Columbia Divorce Law Blog

Infidelity can impact property division in Missouri

Even though Missouri strives to equally divide marital assets regardless of why a couple is seeking a divorce, infidelity can still impact how that divorce unfolds and the time it takes to finalize a divorce agreement. The recent hacking of a website promoting infidelity has brought to light just how prevalent infidelity or the desire to be unfaithful may be. In Missouri, when a judge works to ensure property division is done equitably, the ripple effect of infidelity can impact that property division settlement.

One way infidelity can matter is if one party used marital funds to finance the affair. This may include the monthly cost of belonging to such a website or the cost of expensive gifts given to a person with whom the spouse is having an affair. If shared accounts or martial funds were used, the other party may seek to be compensated for the lost shared funds.

Postcards reminding to pay child support evoke controversy

Most parents understand the importance of child support and how necessary that support is to the care and welfare of a child. Child support orders in Missouri are also legal matters that may be publicly known or may be considered a private matter for some, as is the case with many financial dealings. One nearby state has taken to sending out postcards as reminders for parents to pay child support, and those postcards are causing an uproar among some parents.

One father who pays child support just like millions of non-custodial parents calls the postcards an invasion of privacy. The cards are not sealed and ask the question if the parent has paid support for that month. That father sees the cards as a means of public shaming for those parents who pay on time and abide by their child support orders.

Divorce help in Missouri needs to cover wide range of issues

The divorce process can be vastly different from couple to couple. Despite the uniqueness of each case, Missouri couples in the midst of divorce must attend to many common issues and make many of the same decisions. Having comprehensive legal guidance and support to address individual issues is necessary to ensure a smooth and timely divorce.

If children are involved, to achieve the most amicable split, the custody and support for those children need to be addressed. An agreement of an appropriate amount of support needs to be reached, negotiated and finalized. Joint or sole custody needs to be decided, also. While negotiation may be best, child custody decisions may require litigation.

Property division includes financials in a Missouri divorce

When a couple decides to divorce, there are a lot of decisions to be made as a life together unfolds into two separate lives. Some of the bigger decisions in a divorce may be who gets the kids and who gets the house. However, Missouri couples can find there are many little or easily forgotten financial aspects of a property division that may get put on the back burner or mishandled altogether.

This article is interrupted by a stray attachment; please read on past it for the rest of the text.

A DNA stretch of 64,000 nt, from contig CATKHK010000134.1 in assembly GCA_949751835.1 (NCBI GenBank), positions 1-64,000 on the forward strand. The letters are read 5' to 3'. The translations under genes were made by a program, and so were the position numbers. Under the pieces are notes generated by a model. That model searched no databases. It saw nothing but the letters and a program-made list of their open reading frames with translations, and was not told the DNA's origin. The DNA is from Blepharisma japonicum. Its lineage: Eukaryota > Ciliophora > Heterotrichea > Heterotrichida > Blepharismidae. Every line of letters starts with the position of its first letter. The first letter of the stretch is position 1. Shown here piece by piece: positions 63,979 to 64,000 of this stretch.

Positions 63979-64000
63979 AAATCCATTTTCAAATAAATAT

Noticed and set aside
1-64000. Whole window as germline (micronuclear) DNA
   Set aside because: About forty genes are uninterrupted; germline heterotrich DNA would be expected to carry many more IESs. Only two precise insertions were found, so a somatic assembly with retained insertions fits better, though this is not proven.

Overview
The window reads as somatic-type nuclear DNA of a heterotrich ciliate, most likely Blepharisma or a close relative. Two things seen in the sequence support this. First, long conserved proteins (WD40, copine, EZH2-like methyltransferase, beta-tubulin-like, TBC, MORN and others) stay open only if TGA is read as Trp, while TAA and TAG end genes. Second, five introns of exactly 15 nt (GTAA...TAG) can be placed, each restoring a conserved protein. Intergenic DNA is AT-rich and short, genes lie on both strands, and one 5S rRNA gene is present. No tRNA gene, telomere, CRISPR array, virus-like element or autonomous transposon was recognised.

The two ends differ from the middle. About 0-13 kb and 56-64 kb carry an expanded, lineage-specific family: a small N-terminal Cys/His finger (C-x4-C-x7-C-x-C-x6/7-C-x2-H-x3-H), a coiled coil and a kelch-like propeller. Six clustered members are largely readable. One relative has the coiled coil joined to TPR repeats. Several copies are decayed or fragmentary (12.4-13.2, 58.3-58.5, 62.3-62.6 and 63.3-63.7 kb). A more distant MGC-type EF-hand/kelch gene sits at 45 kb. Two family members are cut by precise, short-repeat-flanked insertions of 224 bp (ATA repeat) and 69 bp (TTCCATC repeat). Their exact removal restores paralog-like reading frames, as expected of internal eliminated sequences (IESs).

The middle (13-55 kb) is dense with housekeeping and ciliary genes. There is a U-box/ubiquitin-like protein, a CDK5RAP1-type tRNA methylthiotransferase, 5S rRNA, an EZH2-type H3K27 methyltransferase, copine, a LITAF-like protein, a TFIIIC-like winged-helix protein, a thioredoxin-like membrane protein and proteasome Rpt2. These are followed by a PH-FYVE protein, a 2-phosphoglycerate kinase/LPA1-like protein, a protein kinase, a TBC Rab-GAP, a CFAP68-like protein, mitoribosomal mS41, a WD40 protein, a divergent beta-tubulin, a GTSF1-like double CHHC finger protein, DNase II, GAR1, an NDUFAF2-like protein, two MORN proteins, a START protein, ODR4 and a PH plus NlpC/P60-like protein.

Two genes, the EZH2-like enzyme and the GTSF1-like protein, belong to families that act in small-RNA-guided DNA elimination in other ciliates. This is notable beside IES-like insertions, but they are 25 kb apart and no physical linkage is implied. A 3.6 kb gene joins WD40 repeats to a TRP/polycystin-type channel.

Any shared credit card accounts need to be split as soon as possible. If they are not split or closed and one person does not pay the bill, the other person can suffer the consequences. One consequence can be a hit to a credit score. As for car loans, refinancing may be in order to put the loan in one person's name. Selling the asset, or car, may be the best option if refinancing cannot be done.

Missouri families may find apps to help with child support issues

A child support agreement may be somewhat easy to reach at the time of a divorce. But, as a child grows or needs change, aspects of that agreement may no longer work or certain situations may not be included in the agreement. One area of contention that may require modification of an agreement or additional support for parents may be unforeseen or extra expenses. Missouri families may find there are certain apps available that families can use and incorporate into a child support modification.

One app available tracks not only child support payments, but it also tracks those extra expenses. SupportPay can track extra expenses and payments, like medical bills, that one or both parents pay. This way of documenting the exchange of payments and who paid what can also be used in court if a dispute arises between parents.

Star seeks child support reduction in court

When a parent seeks a modification of a child support order, it may typically entail a parent seeking more support than she or he currently receives. However, parents may also seek a child support modification based on the belief that they are paying much more than what is necessary for the care and welfare of a shared child in Missouri. Recently, movie star Halle Berry went to court to seek a reduction in the amount of child support she pays her ex-boyfriend.